Goodness!  I really love books.  Above are some great children’s books.  And here’s a list of my top 7 recommended books for grown ups on early childhood social justice work:

  1. Anti-Bias Education for Young Children and Ourselves by Louise Derman-Sparks and Julie Olsen Edwards.  This is a very good place to start.  I read this book at least once a year.  It’s written in an accessible way, with lots of reflection questions and stories woven throughout.  At the same time, it doesn’t water anything down.  It presents a strong critical lens for early childhood pedagogy.  Keep your eyes peeled for a revised edition with an updated gender chapter in the near future!
  2. Rethinking Early Childhood Education edited by Ann Pelo.  This is the book that really got me thinking about how my social justice self and my early childhood educator self could come together.  That there was room in early childhood for conversations (and action!) addressing issues of power, privilege, and oppression.
  3. Beyond Heroes and Holidays: A Practical Guide to K-12 Anti-Racist, Multicultural Education and Staff Development edited by Enid Lee, Deborah Menkart and Margo Okazawa-Rey.  Lots of really helpful essays, especially ones that break down the difference between “tolerance” and “transformation” work.
  4. Courageous Leadership in Early Childhood Education: Taking a Stand for Social Justice edited by Susi Long, Mariana Souto-Manning, and Vivian Maria Vasquez.  Another world is possible!  This work can be done!  This book is full of stories from regular folks like me and you who have chosen to lead courageously.
  5. What If All the Kids Are White?  Anti-Bias Multicultural Education with Young Children and Families by Louise Derman-Sparks and Patricia G. Ramsey.  This one builds off of their previous work, digging deeper into the ways that whiteness shows up in early childhood programs.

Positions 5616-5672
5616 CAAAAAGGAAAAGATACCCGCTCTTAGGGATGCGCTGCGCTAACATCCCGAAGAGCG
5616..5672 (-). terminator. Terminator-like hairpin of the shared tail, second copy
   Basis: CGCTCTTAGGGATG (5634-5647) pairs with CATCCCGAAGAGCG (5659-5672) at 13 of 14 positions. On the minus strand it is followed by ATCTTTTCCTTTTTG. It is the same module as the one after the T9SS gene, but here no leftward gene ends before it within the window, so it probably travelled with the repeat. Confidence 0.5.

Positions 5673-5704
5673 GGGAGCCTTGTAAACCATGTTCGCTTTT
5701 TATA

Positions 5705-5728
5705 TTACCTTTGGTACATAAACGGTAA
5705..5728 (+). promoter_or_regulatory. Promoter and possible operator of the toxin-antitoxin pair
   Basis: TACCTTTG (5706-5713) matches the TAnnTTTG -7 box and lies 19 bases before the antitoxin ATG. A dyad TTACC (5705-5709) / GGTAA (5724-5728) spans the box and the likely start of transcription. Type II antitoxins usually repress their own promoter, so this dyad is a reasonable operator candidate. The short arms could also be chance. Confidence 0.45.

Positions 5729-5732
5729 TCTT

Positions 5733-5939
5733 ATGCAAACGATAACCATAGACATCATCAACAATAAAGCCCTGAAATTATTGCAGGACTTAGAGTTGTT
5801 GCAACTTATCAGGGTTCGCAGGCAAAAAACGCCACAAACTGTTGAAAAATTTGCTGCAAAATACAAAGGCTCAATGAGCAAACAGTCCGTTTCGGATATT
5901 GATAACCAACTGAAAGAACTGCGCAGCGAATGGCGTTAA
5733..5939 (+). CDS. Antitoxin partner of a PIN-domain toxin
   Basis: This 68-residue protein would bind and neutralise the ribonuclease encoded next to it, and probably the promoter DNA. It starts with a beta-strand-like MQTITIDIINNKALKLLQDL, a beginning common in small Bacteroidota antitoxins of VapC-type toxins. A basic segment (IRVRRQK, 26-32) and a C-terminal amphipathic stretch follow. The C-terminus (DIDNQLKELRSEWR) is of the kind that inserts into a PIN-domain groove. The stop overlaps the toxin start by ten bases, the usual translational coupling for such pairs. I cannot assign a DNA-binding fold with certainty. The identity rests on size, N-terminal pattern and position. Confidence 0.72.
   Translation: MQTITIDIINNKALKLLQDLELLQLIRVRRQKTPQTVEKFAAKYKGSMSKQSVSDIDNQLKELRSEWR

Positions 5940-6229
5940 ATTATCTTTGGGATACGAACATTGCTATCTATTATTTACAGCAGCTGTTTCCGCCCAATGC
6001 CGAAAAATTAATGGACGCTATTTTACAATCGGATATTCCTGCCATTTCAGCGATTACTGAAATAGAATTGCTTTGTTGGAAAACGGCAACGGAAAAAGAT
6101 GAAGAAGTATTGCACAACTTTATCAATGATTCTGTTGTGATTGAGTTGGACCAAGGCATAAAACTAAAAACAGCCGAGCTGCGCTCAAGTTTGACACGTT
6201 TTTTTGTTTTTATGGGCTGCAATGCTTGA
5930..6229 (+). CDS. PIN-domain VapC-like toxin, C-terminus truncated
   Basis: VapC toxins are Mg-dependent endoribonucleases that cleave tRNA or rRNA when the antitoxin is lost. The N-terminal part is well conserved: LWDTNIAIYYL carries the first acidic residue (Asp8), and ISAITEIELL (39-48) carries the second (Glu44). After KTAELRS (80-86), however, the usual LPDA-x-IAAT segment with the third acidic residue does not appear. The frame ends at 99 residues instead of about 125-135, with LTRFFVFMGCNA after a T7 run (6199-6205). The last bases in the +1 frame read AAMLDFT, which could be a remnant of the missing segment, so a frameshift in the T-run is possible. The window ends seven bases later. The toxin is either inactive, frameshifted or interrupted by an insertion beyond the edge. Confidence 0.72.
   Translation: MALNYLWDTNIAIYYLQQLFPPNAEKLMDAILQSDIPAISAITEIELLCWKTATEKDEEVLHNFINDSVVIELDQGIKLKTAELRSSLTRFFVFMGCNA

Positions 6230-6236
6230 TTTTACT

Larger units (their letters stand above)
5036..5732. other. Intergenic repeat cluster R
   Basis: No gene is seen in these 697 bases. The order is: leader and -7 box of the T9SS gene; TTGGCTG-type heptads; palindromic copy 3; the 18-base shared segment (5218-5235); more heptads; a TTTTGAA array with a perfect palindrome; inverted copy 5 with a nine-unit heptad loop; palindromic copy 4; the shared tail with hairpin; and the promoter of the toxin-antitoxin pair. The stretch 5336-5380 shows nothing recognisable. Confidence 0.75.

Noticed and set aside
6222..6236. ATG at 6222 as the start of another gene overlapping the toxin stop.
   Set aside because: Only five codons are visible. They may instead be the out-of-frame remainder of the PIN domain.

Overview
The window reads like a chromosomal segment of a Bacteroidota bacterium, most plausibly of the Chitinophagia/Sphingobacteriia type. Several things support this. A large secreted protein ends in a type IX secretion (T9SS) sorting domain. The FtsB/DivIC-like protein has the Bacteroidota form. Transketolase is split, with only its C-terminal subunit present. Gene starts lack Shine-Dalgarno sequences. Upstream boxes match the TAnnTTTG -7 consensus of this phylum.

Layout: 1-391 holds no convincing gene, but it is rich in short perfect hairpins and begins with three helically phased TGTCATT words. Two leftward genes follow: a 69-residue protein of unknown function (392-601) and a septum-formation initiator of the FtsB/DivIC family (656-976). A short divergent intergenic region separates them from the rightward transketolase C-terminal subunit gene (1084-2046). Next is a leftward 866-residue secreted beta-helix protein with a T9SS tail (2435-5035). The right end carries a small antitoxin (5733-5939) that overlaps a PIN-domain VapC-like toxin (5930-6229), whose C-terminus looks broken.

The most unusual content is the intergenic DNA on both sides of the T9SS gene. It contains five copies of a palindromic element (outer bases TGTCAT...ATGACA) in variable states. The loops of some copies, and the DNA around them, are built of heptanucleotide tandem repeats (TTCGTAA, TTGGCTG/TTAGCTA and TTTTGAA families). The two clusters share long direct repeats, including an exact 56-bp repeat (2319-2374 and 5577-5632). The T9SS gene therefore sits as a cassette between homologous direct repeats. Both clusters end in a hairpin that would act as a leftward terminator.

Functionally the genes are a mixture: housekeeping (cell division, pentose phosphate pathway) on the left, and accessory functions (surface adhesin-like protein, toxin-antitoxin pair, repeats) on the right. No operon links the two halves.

6. Leading Anti-Bias Early Childhood Programs: A Guide for Change by Louise Derman-Sparks, Debbie LeeKeenan and John Nimmo.  This one’s essential reading for early childhood program leaders (center directors, instructional coordinators, coaches, etc.).  It builds on previous work by really unpacking what it looks like to lead an entire program through an anti-bias journey.
  7. “Why Are All the Black Kids Sitting Together in the Cafeteria? And Other Conversations about Race by Beverly Daniel Tatum.  Essential reading on racial identity development and young children.


There are so many great articles!  Recently, I’ve been using these ones quite regularly:

Training & Coaching

Looking for an anti-bias or anti-racism consultant to support your early childhood program?  You’re in luck!  I’ve got friends all over the country who do incredible work.  And our network is continually growing.

There’s also this great list of People of Color who provide PD that was compiled by Dr. Kim Parker and Julia E. Torres.  For folks who just really cannot afford to bring anybody in right now, but are eager to dig into the work, my friend Pippi Kessler created this free social justice education self-study curriculum.



  • Teaching Tolerance
  • Rethinking Schools
  • Teaching for Change
  • #TeachResistance
  • NAEYC’s Diversity & Equity Interest Forum
  • NYCoRE
  • SEED
  • Raising Race Conscious Children
  • The Human Root
  • and many many more…
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